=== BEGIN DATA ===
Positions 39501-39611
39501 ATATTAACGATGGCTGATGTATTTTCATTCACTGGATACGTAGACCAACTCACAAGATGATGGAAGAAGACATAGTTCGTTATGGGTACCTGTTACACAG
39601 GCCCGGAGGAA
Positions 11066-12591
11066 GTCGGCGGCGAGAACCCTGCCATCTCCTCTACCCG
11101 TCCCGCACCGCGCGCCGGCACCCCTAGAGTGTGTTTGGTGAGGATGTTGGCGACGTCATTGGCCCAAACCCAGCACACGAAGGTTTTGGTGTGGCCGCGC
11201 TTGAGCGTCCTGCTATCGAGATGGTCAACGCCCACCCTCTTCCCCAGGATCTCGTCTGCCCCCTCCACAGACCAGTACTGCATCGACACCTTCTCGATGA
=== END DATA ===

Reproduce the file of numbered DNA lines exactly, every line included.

Positions 39501-39611
39501 ATATTAACGATGGCTGATGTATTTTCATTCACTGGATACGTAGACCAACTCACAAGATGATGGAAGAAGACATAGTTCGTTATGGGTACCTGTTACACAG
39601 GCCCGGAGGAA
Positions 11066-12591
11066 GTCGGCGGCGAGAACCCTGCCATCTCCTCTACCCG
11101 TCCCGCACCGCGCGCCGGCACCCCTAGAGTGTGTTTGGTGAGGATGTTGGCGACGTCATTGGCCCAAACCCAGCACACGAAGGTTTTGGTGTGGCCGCGC
11201 TTGAGCGTCCTGCTATCGAGATGGTCAACGCCCACCCTCTTCCCCAGGATCTCGTCTGCCCCCTCCACAGACCAGTACTGCATCGACACCTTCTCGATGA